Life is presently kicking my ass. A series of things going wrong has exceeded my ability to soldier through. I’ve decided to take a break from social media, and pull the edges of my world inward. My plans to fly east this weekend were foiled by a panic attack at the airport. The T.S.A. pat-down on my way through security proved to be too much touch from a stranger for me. Suddenly, I couldn’t breathe, and my heart felt like it was trying to escape my chest cavity and run home without me. The agent helped me to a seat, brought me some water, and sat with me and my nephew until he told her that walking away would be more helpful.
After a bit, I was able to get it together, and we returned to my place. My nephew is awesome, in case that wasn’t obvious. Upon our return, we discovered my phone, internet, and cable were all down. This is the downside of using one company for all three services. Especially when that company’s infrastructure is such that a single car can wipe out everything instantly. When I tried to call them to see what was going on using my cell phone, I discovered that their phones were also unavailable, (initially). I finally discovered from their Twitter feed that it was a widespread issue, and that they were working to fix it. I finally got through on the phone, after being on hold for 42 minutes, when the reason for the outage became known to me.
During that time, I listened to the same loud, low quality recording of announcements, interspersed with an even worse quality blurb of music on repeat. This is one of the delightful aspects of having Autism. At least for me. When I begin a task that evokes a lot of anxiety (talking on the phone), my ability to do anything else is absent. It’s so frustrating. I know a neurotypical person would adjust the phone volume to a less annoying level, or set it to speaker phone, and set it down. These things didn’t occur to me in real time. In my mind, the rule was to remain diligently attached to the phone in anticipation of an answer. So that’s what I did. For 42 minutes.
Finally, a real person answered the phone. I froze for an uncomfortable moment, in which I willed my voice to work. It worked. But before I could say anything, he rattled off what he’d probably been telling several other irate customers: We know your service is down, and we’re working on it. I asked what happened, and he informed me that there was a car accident that resulted in a cut a fiber optic line. I commented that I was surprised a single car could instantly take down all their services. This was met with silence. The silence continued for an astonishing amount of time, after which I said, “Hello? Are you still there?” More silence. I looked, and we were still connected. Apparently I offended him, and his reaction was to stop responding in hopes I’d end the call. I ended the call.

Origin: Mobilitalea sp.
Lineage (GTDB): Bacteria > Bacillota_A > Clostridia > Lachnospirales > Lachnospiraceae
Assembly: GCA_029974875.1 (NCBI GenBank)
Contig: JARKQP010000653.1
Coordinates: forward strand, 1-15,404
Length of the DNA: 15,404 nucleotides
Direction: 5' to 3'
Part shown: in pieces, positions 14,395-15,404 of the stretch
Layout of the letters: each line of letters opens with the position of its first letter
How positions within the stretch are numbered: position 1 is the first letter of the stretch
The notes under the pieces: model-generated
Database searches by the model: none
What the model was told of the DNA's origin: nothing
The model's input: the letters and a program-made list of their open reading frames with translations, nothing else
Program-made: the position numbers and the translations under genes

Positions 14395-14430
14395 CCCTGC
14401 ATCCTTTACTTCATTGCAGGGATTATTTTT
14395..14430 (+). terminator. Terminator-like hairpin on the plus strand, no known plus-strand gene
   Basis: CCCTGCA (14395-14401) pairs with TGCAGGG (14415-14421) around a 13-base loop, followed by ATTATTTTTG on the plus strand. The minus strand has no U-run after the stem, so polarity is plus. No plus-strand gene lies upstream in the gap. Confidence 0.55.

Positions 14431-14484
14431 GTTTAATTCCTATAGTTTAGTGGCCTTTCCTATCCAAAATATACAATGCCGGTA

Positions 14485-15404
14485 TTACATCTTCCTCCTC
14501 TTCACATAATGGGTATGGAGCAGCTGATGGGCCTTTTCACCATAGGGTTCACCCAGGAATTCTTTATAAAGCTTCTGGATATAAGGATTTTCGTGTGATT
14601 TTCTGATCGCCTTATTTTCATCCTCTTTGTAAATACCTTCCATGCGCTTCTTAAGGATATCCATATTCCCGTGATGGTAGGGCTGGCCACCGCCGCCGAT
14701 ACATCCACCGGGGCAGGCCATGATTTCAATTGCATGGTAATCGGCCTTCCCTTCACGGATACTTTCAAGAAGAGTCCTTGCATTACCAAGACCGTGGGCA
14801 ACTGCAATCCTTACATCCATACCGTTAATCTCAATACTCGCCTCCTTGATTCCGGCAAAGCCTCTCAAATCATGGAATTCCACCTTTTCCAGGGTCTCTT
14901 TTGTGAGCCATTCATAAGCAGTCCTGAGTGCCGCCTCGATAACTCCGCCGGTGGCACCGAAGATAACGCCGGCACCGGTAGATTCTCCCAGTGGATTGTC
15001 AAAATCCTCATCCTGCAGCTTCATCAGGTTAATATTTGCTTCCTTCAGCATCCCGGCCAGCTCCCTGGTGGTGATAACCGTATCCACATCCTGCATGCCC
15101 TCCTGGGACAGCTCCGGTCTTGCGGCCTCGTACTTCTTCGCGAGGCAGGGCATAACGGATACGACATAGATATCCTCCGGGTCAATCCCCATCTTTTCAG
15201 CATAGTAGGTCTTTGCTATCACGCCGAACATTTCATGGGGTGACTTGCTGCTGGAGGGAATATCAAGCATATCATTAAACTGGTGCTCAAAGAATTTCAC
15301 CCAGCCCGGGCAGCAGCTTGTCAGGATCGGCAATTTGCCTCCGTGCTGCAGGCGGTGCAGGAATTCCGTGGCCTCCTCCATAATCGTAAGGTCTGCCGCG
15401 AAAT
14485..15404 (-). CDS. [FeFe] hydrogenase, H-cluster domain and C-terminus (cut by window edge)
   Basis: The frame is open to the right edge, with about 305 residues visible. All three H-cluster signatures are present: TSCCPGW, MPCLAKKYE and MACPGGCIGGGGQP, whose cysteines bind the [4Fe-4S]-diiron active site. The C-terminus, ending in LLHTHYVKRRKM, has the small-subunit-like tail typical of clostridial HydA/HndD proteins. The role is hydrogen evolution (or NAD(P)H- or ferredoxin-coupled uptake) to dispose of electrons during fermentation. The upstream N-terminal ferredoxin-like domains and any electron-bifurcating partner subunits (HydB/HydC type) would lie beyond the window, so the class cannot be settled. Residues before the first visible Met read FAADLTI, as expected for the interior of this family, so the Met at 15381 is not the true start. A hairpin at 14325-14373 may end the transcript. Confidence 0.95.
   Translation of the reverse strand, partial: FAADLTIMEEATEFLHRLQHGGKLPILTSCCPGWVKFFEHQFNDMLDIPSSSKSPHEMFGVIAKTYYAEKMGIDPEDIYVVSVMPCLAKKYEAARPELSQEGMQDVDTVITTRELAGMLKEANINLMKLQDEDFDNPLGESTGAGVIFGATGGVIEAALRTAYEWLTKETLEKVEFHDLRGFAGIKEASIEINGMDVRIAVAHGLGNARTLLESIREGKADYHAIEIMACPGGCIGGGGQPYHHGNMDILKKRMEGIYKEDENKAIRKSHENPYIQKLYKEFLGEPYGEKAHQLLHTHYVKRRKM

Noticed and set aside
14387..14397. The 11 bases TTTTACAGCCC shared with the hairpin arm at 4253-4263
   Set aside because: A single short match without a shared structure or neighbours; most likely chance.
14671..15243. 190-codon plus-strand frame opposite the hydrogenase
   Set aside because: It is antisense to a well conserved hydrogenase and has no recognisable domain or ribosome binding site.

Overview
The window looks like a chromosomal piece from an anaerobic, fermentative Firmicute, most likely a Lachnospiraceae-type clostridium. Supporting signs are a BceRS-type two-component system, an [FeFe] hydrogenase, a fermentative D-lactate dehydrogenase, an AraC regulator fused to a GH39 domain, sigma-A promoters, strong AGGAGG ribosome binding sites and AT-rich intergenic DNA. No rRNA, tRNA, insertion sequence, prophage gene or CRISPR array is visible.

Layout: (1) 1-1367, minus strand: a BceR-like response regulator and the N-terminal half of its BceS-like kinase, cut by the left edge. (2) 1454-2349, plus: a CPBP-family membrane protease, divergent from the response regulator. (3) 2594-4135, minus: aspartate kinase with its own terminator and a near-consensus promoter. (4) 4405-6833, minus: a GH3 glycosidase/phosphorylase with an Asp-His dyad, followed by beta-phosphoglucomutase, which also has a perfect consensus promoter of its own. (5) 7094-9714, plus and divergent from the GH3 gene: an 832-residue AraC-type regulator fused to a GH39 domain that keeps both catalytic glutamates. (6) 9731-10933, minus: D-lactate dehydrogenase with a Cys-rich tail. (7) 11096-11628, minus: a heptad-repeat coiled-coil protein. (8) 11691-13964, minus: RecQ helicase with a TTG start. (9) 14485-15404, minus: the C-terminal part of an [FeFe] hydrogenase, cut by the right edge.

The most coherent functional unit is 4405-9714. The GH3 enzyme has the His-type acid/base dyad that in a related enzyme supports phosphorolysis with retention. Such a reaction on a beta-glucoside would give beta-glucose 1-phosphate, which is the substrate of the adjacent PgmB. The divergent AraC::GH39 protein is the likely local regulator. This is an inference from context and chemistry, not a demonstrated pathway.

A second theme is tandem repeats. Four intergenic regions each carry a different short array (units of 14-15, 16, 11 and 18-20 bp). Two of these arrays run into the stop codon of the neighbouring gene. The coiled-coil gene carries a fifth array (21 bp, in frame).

I called back, and this time followed the automated voice prompts I previously ignored in order to request a phone call when services were restored. My nephew was bummed because no internet meant no gaming. I never realized how internet dependent video gaming is these days. Fortunately, my new VR goggles allowed him to play the games I already had installed. Yay for Oculus for having that feature! We took turns floating in the ocean with various wildlife. At one point, I chose great white shark, and found myself floating in a shark cage. I kept seeing shadows passing in the distance while spinning around looking for the shark. Then it was RIGHT THERE, and I got so startled I forgot how to use the controls in order to move back from the cage bars. So I was right up against them, and the shark was coming in fast with it’s mouth open.